Today is a special day in Bachelor Nation. Not only is it the day of the dramatic finale of Arie Luyendyk Jr.'s season of The Bachelor, it's also the release day for the book Bachelor Nation by Amy Kaufman, a revelatory look inside the franchise we love to pick apart.
Kaufman -- a Bachelor superfan/Los Angeles Times reporter who investigated sexual misconduct claims against Brett Ratner, Russell Simmons and James Franco -- dug deep into the franchise and came up with some amazing secrets about how the reality TV sausage gets made. Here are some of the juiciest things she found out.
1. There's a lot of truth in UnREAL. UnREAL, Lifetime's drama series about the inner workings of a Bachelor-like show, was co-created by Sarah Gertrude Shapiro, who worked as a producer on The Bachelor for a few seasons early in the show's run. The Bachelor is not a fan of UnREAL and its ruthless portrayal of the production of a reality dating show, but according to former producers Kaufman talked to, some of the characters Shapiro created are very specifically based on real people. Quinn King (Constance Zimmer) is inspired by former Bachelor executive producer Lisa Levenson, who is credited with shaping much of the show's candlelit idea of romance. Levenson was a brilliant producer who had an uncanny ability to extract tears from any contestant. (She's now a senior vice president of unscripted at Fox.) Meanwhile, Chet Wilton (Craig Bierko) is based on creator Mike Fleiss. No one can say for sure whether there was anything romantic going on between Fleiss and Levenson, but their dynamic was not unlike the illicit, volatile relationship between Quinn and Chet (Kaufman did not speak to either of them).
2. The on-set party culture is wild. Fleiss liked to party, and so a party atmosphere became an integral part of the show. Contestants, producers and crew members have all been known to tie one on in the pursuit of great TV. No one makes anyone drink, but alcohol is ever-present and producers use it to build rapport with and loosen up contestants. Plus, contestants drink because they're bored. After the Bachelor in Paradise scandal last year, new alcohol and consent policies were implemented. The consent policies are strictly enforced -- no one goes to a fantasy suite without producer permission -- but the new two-drinks-per-hour rule may have led to people getting more drunk, since some contestants made sure to get their two drinks per hour.
3. The main reason applicants get denied is because of STDs. Kaufman includes a detailed description of the casting process. Potential contestants have to go through a battery of tests before they get cast on the show, and the most common disqualifying factor to get into the pool of 50 finalists is that the applicant has herpes. Sometimes a producer was the first person to tell an applicant they had a sexually transmitted disease. Producers like people who "just barely" pass the psychological test, though. A former producer said they specifically cast people who seem like they might be "kind of unhinged."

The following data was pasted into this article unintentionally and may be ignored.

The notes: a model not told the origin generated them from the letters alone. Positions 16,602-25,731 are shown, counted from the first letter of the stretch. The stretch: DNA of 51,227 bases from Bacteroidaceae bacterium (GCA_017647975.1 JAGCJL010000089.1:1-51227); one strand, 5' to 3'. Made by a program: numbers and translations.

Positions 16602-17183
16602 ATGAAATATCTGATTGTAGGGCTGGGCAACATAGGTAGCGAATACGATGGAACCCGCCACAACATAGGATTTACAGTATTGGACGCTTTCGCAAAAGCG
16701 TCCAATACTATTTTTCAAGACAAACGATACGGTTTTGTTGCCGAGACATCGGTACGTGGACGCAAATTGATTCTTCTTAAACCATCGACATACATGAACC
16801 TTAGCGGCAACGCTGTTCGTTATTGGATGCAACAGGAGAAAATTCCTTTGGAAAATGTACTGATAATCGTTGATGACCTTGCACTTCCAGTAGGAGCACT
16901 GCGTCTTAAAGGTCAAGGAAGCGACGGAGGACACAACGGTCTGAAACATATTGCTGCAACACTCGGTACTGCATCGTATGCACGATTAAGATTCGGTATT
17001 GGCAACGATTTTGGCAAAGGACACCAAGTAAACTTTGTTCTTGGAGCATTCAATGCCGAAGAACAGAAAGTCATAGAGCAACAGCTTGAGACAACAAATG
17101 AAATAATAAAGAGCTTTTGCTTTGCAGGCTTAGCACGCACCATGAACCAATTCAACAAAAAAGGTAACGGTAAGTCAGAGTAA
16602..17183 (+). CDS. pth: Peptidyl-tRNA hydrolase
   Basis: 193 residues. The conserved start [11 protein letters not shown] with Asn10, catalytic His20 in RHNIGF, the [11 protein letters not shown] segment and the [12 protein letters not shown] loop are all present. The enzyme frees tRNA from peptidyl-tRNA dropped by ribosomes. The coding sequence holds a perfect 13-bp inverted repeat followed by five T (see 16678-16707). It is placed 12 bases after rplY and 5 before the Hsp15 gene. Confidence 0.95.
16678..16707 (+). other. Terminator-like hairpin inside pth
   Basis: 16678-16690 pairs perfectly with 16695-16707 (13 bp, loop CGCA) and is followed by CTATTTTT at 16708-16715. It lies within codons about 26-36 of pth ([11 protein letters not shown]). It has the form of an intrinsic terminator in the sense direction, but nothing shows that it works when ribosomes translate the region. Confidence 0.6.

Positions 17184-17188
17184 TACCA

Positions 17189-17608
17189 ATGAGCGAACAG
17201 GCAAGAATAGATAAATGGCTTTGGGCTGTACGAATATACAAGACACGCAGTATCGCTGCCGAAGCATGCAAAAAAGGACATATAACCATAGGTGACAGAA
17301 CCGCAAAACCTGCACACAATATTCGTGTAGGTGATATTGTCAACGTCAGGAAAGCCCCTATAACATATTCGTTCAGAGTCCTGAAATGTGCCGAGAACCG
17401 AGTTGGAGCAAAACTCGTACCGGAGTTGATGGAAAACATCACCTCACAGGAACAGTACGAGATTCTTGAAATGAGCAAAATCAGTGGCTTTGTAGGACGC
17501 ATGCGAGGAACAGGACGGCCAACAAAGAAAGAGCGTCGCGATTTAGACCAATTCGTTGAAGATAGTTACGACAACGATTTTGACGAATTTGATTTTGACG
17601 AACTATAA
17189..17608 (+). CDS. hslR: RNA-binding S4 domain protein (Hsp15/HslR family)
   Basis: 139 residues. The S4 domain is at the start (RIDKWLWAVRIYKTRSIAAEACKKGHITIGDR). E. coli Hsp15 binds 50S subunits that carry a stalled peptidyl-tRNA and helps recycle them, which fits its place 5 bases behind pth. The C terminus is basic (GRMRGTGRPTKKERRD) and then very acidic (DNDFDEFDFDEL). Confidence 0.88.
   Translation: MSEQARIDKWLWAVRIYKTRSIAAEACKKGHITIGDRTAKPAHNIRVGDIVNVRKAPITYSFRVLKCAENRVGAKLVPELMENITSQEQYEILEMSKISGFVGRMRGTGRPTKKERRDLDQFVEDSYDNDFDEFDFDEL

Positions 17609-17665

4. Kaufman saw the contracts, and they're intense. To be on The Bachelor or The Bachelorette, you have to waive your right to not incriminate yourself. Any "embarrassing, unfavorable, shocking, humiliating, disparaging and/or derogatory" thing you do on the show is theirs to use. And they reserve the right to "portray [you] in a false light." Clare never talked to a raccoon, you know? As for the money, only the star gets paid, and the salary is negotiated based on what they'd make doing their real-life job. It's not supposed to be about the money. Meredith Phillips, the second Bachelorette, says she was only paid $10,000. But nowadays people have wised up, and the star usually doesn't make less than six figures. Contestants don't get paid, but the real money is in social media sponsored content anyway. Ashley Iaconetti told Kaufman that she figures that someone with a million Instagram followers can charge at least $10,000 per sponsored post.
5. Lauren Bushnell got the most expensive Neil Lane ring. Ben Higgins' fiancée's engagement ring was supposedly worth $100,000, but she had to give it back when they broke up. Neil Lane sends the bands to "ring heaven" if the couple splits within two years. If they make it to the second anniversary of their engagement, the ring is theirs.
6. Producers have binders full of women (and men, if it's The Bachelorette). Producers keep binders of annotated contestant bios for reference, and among the age and hometown detail there's some dark insight into what makes each person tick. Kaufman saw a binder from Jesse Palmer's 2004 season, and it contains descriptions of each contestant's exploitable vulnerabilities.
7. Producers track contestants' menstrual cycles. So that they know when they'll be the most "emotional." Yeah.
And that's just a sampling of some of the highlights. There's something to fascinate hardcore Bachelor fans on every page. Nothing previously written about The Bachelor has as adequately dissected the complicated appeal of the show. The ambivalence of enjoying the show is baked into every passage. If you hate that you love The Bachelor, this book is for you.
The Bachelor's season finale airs live tonight at 8/7c on ABC.